Problem =20 [newbie]
Sun Jun 15 19:06:03 2003
On Sunday 15 June 2003 12:31, Johan Wevers wrote:
> You, Ingo [Kl_cker], wrote:
^- I hate mail clients that can't handle my name.
> >So? After the third reply even a line which was originally only 72
> > chars long will then be 78 chars long.
> 72 + 3 =3D 75. If you prefer a space between quoted text and the first
> uote char you are still only at 76. Only if you use "> > > " you get
So my calculation was correct.
> Besides, you still have some space left on a standard 80-char=20
> wide screen then.
A line in an email message shouldn't excede 80 characters (including the=20
CR+LF which mark the end of the line). 80 - 2 =3D 78.
> Besides, some good editors leave reply markers intact when
> reformatting a paragraph. Joe can do that quite easily.
Yet there will be cases were Joe fails.
> >C'mon. The only problem here is mail clients that can't sign
> > messages themselves and therefore force the user to use an
> > auxiliary application in order to be able to sign messages.
> Yes. And that are probably most of the newsclients. And while elm can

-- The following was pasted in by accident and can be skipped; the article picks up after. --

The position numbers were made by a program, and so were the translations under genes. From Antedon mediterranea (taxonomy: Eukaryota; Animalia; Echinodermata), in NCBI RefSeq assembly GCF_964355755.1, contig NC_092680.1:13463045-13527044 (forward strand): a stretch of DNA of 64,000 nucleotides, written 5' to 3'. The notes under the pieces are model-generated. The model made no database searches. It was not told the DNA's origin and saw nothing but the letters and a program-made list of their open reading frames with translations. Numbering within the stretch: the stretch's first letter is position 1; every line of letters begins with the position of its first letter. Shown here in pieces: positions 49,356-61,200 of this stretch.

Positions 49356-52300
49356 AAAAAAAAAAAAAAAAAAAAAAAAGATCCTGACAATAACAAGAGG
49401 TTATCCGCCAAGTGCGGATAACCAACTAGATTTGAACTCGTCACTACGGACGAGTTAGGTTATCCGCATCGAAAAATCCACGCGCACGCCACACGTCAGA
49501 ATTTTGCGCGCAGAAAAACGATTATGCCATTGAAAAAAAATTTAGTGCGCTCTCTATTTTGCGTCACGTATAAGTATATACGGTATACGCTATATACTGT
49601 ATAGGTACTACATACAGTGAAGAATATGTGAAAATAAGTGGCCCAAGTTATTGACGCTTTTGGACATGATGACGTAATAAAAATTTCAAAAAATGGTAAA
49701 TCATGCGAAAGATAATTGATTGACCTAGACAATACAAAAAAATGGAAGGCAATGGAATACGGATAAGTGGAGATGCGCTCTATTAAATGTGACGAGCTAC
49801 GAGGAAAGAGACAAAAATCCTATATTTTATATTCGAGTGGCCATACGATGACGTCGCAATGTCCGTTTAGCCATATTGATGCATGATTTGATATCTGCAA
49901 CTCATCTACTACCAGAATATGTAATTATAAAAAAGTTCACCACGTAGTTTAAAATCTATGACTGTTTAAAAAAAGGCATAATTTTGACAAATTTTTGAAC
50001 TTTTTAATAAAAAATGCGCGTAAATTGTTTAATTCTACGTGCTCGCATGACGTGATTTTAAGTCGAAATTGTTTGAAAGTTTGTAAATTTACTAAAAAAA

> sign and encrypt, I/m still unable to figure out how to prevent it
> from putting the message in an attachment, and since I got complaints
> about that I encrypt the messages still by hand and mail the
> encrypted file.
It seems elm does the right thing and uses PGP/MIME. Unfortunately that=20
causes problems for a lot of people.
> >A mail client that has built-in OpenPGP of course signs the message
> > after line-wrapping the message text. So no problem here.
> I agree there. I doesn't even have to have openPGP support, as long
> as it doesn't rewrap articles after you save them and call external
> sign/encrypt scripts. IMO mail clients should not rewrap lines anyway
> after I press save or send.
> > I disagree because I received enough backtraces (layouted like a
> > numbered list) which became very unreadable after the backtrace was
> > rewrapped.
> Then the rewrapping algorithm was clearly flawed. Joe can rewrap
> numbered lists correctly, and since it's open source anyone can peep
> how it's done there.
Thanks for the tip. I'll probably have a look at it.
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